What Government Really Can Learn from Business

Some agencies have begun to embrace disciplined innovation; others should follow.

President Trump campaigned on running government more like a business. Now that he’s in office, what should he—and the department leaders he appoints—do to make federal agencies run more like America’s most successful companies?

It can’t be just about minimizing spending. Amazon became one of the most valuable companies in the world while spending feverishly, pumping its revenues back into the company.

It can’t be just about efficiency. Do you think Apple became the success it is because of efficiency? Do you think Kodak, Blockbuster or Sears stumbled because of inefficiency?

And it can’t just be about innovation. Lots of innovative startups launch every year, but only a few survive.

So what do leading businesses do? One of us (Manzi), in working with dozens of Fortune 500 companies over the last 20 years, noticed a common thread among the most successful firms: They embraced what we call “disciplined innovation.” That means they were willing to subject every new product or business program to a rigorous test. In business lingo, they always ran an A/B test.

For example, when Kohl’s was considering adding a new product category—furniture—many of the department-store company’s executives were enthusiastic about the revenue potential. Rather than simply going with their gut, however, they ran a test at 70 stores over six months. The results showed a comparative drop in revenue, as other products had less space in the test stores. It was big disappointment, but the initiative was dropped.

That type of discipline to test hypotheses is too rare, whether in business or government. Rather than conduct a rigorous test of an operational change, restructuring or expensive proposal, leaders often rely solely on their experience and intuition. But our guesses about what works and about causation are often wrong.

Luckily, not only have more businesses embraced A/B testing over the last decade, but more federal agencies have as well. It’s a trend that the Trump administration should embrace and catalyze.

The Department of Education, for example, runs a program to test field-generated ideas to improve K-12 outcomes. The Education Innovation and Research program not only gives larger grants for proposals backed by stronger evidence of effectiveness but also requires rigorous evaluation of all grants to determine if they actually improve outcomes. A similar approach is being used in a much different policy area, international development, through the Development Innovation Ventures program at the U.S. Agency for International Development.

Moreover, federal agencies are doing more randomized controlled trials—which is just another name for A/B tests—of their operations, producing useful insights quickly and cheaply. For instance, officials at the Treasury Department redesigned the letters it sends to encourage payment by people who owe debts to the government. They made the letters clearer and more personable, and they added a shorter URL for easier online payment. But instead of assuming that the revised letters were more effective, they tested them using a randomized experiment, sending several thousand people the new letter and several thousand others the old one.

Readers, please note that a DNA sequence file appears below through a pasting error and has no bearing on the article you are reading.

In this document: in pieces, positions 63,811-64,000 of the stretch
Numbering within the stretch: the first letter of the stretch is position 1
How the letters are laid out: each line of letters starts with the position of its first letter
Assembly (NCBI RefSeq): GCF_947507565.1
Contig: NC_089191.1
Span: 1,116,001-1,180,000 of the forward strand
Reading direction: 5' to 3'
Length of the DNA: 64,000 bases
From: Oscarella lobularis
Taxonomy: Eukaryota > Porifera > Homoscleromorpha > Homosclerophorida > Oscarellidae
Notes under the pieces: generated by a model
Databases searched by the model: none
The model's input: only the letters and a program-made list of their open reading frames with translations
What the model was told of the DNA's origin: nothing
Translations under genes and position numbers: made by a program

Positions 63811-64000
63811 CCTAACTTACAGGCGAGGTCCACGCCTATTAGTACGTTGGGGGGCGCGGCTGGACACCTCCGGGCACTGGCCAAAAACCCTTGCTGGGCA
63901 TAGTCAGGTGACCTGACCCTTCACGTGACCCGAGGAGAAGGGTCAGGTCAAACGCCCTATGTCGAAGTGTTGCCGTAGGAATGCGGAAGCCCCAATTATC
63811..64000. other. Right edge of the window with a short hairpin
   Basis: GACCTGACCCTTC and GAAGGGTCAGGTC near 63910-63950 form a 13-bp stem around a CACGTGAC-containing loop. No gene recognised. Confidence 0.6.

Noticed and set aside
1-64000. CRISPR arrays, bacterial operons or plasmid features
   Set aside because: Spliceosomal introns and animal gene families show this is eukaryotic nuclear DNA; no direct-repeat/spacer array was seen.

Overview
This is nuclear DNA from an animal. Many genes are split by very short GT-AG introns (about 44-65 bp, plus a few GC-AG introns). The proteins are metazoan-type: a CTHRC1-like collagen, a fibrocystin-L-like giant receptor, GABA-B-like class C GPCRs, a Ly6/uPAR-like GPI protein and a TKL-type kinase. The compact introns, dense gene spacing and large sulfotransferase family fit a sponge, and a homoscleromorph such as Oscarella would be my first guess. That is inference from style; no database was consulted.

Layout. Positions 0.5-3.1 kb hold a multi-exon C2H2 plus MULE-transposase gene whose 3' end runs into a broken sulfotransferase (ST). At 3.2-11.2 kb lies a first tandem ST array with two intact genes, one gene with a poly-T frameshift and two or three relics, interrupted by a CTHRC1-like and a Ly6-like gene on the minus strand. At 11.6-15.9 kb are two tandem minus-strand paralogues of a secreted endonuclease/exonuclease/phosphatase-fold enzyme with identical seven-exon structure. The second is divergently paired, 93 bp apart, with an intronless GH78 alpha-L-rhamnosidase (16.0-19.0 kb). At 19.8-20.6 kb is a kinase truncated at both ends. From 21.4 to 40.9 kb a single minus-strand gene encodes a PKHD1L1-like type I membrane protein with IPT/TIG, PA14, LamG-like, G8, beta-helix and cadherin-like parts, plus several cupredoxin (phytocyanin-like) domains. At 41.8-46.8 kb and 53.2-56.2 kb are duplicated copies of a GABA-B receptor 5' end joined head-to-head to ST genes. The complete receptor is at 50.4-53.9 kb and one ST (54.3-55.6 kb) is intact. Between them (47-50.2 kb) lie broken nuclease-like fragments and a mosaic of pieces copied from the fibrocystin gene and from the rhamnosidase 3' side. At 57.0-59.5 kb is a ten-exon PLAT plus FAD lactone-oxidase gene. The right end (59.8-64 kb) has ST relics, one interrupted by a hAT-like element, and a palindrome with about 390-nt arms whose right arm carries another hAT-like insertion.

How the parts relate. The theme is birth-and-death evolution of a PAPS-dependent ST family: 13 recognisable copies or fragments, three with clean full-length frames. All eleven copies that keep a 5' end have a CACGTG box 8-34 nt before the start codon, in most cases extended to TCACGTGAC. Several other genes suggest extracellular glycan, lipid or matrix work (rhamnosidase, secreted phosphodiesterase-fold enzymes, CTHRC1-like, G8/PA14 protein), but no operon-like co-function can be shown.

Within a few weeks, they had the answer: There was no difference in payment rates between the two groups. What happened? Most likely, these indebted Americans had given up opening letters from the federal government. In other words, the department may have needed a better envelope, not just a better letter.

What will it take to see more of this disciplined innovation in government? Most importantly, we need department, agency and program leaders who do three things:

  1. Subject their hypotheses and those of their organizations to rigorous testing, rather than relying on guesses, weak evidence or the loudest voices in the room, whether constituent groups or lobbyists. Congress could help by requiring and funding rigorous program evaluations.
  2. Test those hypotheses using credible, reliable methods, such as randomized trials or well-designed quasi-experiments.
  3. Act on the evidence that is produced.

For the Trump administration, one likely barrier to doing more disciplined innovation is that the Obama administration embraced evidence-based policy (a close cousin to disciplined innovation) with some fanfare. All administrations like starting fresh, but the Trump administration seems particularly allergic to anything the Obama team supported.

So here’s our advice to the Trump team: Don’t view evidence-based policy, or disciplined innovation, as an Obama thing. It is a business thing. What people call “evidence-based policy” within the public sector is simply what leading businesses call good management. By embracing evidence and disciplined innovation, government can produce better results for citizens and better value for taxpayers.

Andrew Feldman is a director in the public sector practice at Grant Thornton and also hosts the Gov Innovator podcast. He served as a special advisor on the evidence team at the White House Office of Management and Budget in the Obama administration.

Jim Manzi is founder and partner of Foundry.ai, a technology firm. He is the former founder, chairman and CEO of Applied Predictive Technologies, which became the world’s largest cloud-based predictive analytics software company. He is the author of “Uncontrolled: The Surprise Pay-Off of Trial-and-Error in Business, Public Policy, and Society.”